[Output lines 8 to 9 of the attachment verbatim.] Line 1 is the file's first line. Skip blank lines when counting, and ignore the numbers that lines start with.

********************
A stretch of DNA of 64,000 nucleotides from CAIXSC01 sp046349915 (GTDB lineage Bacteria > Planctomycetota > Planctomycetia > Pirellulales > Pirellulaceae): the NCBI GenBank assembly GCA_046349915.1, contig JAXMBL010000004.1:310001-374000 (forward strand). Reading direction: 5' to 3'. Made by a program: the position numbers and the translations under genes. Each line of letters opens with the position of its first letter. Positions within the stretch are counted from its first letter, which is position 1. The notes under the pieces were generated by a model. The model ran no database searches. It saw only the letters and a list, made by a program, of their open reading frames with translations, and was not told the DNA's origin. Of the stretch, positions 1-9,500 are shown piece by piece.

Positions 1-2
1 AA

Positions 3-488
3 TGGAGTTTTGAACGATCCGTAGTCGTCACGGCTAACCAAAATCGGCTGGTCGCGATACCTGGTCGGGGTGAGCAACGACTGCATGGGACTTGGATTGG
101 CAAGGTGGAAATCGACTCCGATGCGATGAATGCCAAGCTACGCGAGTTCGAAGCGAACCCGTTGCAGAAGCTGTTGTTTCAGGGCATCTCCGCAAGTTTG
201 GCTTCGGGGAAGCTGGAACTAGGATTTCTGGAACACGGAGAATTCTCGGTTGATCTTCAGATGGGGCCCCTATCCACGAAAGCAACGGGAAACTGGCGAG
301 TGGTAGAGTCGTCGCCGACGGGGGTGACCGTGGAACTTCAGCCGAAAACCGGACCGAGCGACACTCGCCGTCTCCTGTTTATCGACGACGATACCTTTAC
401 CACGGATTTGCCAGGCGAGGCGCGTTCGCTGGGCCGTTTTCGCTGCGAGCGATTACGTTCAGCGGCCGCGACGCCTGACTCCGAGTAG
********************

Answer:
301 TGGTAGAGTCGTCGCCGACGGGGGTGACCGTGGAACTTCAGCCGAAAACCGGACCGAGCGACACTCGCCGTCTCCTGTTTATCGACGACGATACCTTTAC
401 CACGGATTTGCCAGGCGAGGCGCGTTCGCTGGGCCGTTTTCGCTGCGAGCGATTACGTTCAGCGGCCGCGACGCCTGACTCCGAGTAG